* It is worth noting that the last vehicles and humans I encountered were at the above logging site, and it became clear once I reached the snow that, from the absence of tire tracks, no one had come up this far for at least most of the winter.

* After 2 miles, 7200 Rd descends .5 miles to a saddle with a disjointed 5-way intersection with a couple gates at N 46.47471, W 123.38246. As I mentioned above, maps are unclear whether the route to the summit from this point continues to be 7200 Rd, and I did not see any signs. From the saddle, continue straight across, taking the left option that goes up the hill.

* There was no more snow on the road from the saddle, and I was grateful that bare south-facing slopes allowed me to get back on my bike, though I did not change back into my cycling shoes. It might have been worth it; from the saddle to the next intersection it was 1.2 miles and about 900 feet of climbing.

* At roughly N 46.48386 W, 123.38959 you will take a left turn off the road you are on. Clumps of snow on the shoulders up until this point indicated that this road had clearly been plowed at some point, though I encountered no one. This was not the case with the heavily-covered road to the left. It was a drag to leave the plowed road and reenter the snow for sure. After about 100 yards it was clear that there would be no more respite until the summit, so I stashed my bike and grabbed my trekking poles.

* From this point it was about a mile to the summit. I was postholing up to my knees for most of this stretch, but there was no way I wanted to make a trip back here, so I pressed on. Snow had filled my boots, melted, and refroze, and my feet were numb past my ankles. Not bright I know, but I was confident in my ability to make a quick exit.

* Just past the intersection with 2000 Rd, frustrated with the constant postholing and identifying an uphill bushwhack that was only patchy with snow, I said "to hell with it" and beelined it for the summit. This is where I experienced some confusion, because it seemed pretty clear at times that I was encountering a trail that has seen some fairly recent use. I do not know what to make of this. Perhaps there is a sizable number of people who have summited Pacific County and do not sign online registers, or perhaps other users of Rayonier's property like to access the highest point around. (The security guy I visited with said he had been up there at some point; he even knew the elevation was 3000' from checking his GPS at the time. So it does see some visitors.)

* After a couple hundred vertical feet, I came upon an out-of-use road which brought me more postholing. From here it was only a few hundred yards to the summit.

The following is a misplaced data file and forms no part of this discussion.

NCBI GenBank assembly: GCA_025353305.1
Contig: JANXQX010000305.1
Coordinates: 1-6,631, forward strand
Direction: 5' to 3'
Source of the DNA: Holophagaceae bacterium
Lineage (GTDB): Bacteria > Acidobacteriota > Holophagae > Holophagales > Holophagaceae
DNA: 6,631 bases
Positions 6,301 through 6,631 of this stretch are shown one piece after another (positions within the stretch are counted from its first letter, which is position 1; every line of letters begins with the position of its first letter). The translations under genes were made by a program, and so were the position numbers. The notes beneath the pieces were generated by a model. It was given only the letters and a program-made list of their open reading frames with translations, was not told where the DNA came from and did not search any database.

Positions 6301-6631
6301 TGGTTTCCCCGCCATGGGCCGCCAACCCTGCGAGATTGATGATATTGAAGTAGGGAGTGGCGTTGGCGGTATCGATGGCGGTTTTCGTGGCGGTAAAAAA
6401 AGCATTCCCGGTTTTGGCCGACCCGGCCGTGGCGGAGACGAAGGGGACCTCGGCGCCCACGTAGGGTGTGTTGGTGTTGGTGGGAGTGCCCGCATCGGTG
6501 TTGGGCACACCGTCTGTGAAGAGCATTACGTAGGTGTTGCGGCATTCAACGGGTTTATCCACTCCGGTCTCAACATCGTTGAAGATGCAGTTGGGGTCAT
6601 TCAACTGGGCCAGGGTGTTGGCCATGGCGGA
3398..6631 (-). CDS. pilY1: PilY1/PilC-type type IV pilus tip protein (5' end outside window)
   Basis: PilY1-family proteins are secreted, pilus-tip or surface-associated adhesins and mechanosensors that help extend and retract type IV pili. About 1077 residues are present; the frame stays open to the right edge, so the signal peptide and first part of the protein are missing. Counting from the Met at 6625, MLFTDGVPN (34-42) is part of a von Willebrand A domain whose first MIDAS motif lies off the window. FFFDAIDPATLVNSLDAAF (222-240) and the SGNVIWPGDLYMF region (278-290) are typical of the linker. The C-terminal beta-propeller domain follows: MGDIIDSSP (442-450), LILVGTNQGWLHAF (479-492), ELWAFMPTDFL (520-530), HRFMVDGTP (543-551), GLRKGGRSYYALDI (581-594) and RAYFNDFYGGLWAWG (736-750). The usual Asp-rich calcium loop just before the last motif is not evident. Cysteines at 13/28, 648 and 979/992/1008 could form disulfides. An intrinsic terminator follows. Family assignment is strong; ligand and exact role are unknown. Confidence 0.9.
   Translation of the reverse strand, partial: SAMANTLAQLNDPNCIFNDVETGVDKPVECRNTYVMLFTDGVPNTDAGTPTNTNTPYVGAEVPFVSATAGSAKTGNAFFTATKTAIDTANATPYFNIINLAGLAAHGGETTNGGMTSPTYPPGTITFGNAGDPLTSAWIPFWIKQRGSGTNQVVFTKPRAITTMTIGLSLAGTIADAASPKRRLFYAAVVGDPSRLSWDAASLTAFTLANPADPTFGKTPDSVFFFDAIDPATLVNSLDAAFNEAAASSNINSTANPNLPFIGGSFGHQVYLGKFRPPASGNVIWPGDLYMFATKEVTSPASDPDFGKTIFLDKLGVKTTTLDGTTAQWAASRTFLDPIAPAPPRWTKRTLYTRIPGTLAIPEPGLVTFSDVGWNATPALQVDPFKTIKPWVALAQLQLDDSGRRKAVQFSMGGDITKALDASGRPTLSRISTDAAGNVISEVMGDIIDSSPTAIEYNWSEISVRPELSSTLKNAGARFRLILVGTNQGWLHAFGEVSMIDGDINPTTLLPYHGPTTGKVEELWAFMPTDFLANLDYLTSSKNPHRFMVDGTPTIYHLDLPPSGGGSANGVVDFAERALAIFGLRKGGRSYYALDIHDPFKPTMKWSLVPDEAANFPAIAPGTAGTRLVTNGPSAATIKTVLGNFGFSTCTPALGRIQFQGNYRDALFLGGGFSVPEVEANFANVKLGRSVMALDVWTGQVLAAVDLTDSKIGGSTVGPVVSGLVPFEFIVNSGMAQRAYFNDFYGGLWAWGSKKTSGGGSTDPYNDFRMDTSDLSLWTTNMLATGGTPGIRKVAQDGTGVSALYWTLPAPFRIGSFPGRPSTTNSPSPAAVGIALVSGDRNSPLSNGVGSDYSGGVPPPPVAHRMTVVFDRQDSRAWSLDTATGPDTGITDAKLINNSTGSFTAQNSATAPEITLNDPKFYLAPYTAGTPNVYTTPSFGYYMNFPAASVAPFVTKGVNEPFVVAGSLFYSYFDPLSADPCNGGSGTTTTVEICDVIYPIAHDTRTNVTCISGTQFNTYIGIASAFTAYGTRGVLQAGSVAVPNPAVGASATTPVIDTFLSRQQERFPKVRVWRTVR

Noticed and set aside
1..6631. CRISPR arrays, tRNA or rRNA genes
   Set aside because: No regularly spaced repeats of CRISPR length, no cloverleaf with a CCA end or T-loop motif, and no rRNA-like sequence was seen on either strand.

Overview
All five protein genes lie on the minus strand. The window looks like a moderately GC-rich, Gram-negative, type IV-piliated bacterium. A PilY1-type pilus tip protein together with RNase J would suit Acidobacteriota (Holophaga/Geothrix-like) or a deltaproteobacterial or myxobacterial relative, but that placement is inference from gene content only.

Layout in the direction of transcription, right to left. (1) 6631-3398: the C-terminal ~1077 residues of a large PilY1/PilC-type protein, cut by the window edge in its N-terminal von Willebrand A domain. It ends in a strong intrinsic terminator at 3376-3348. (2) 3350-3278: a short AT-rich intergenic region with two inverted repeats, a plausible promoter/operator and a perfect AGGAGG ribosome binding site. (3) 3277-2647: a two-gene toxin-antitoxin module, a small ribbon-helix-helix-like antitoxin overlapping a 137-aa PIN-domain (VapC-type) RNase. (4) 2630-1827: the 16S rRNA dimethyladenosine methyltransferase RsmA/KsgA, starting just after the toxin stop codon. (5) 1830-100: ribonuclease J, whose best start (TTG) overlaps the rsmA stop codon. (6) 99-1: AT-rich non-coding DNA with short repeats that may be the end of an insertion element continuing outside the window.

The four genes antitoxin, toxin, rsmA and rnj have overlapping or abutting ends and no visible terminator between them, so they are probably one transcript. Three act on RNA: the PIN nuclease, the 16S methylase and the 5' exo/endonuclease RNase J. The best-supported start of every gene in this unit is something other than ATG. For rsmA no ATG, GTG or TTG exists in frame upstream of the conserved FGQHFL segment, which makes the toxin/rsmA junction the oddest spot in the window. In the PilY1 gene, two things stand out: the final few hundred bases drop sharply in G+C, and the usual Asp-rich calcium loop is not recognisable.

* An admission: It appears from examining satellite photos and my route that I may have stopped 50 yards short of the summit. An outcrop of rock I came upon in the woods seemed to be it, at least according to Gaia and my altimeter and a visual scan. It also appears that the true summit is a clearing just 20 yards from where I stood. Soaking wet, continuing to be rained upon, shivering, and with numb feet, I hastily descended. I am kicking myself for it now, as I wish I had been more thorough. I doubt I would have found a summit marker or cairn or register under the snow -- I did not even attempt to find these at the rocky outcrop I stood upon -- but who knows if something might have stood out.

* I hightailed it back to my bike, retracing my bushwhack and the postholes I pounded on my way in. Once back at my bike, I again did not bother with my cycling shoes and rode with my boots all the way out. Once back at the saddle, I walked my bike up the climb, slogging through the snow, and I continued walking it through the remainder of the snow. Even though it was mostly downhill, the consistency of the snow required considerable effort to spin through, which I could have done with my cycling shoes on, but at this point I was better off to keep moving than to stop and change shoes.

* Once I got back on the bike, it was only about an hour back to the car. Since it was just after 5, all the loggers I had encountered earlier had cleared out for the day and I did not see anyone the entire way out.

* One final note: I am convinced it is possible to hit Wahkiakum's county high point from this route. (This route actually crosses Huckleberry Ridge a couple miles from the summit.) In fact I had planned to explore this possibility, but my efforts slogging through deep rain-soaked snow and the fact that I was soaked myself deterred me from following through on this. From the summit of Pacific County, it is 17.7 miles one-way. One would take Road 1300Y from either the saddle or another intersection 1-2 miles WSW of it and go from there. I am not sure whether to do so in the spring is strictly speaking legal or legitimate; perhaps one encounters no signage on this back-door route granting more leniency. This is for others to explore.
Summary Total Data
    Round-Trip Distance:51.2 mi / 82.4 km
    Route Conditions:
Road Hike, Bushwhack, Snow on Ground, Snow Climb
    Gear Used:
Bicycle, Ski Poles
    Weather:Raining, Cold, Windy, Overcast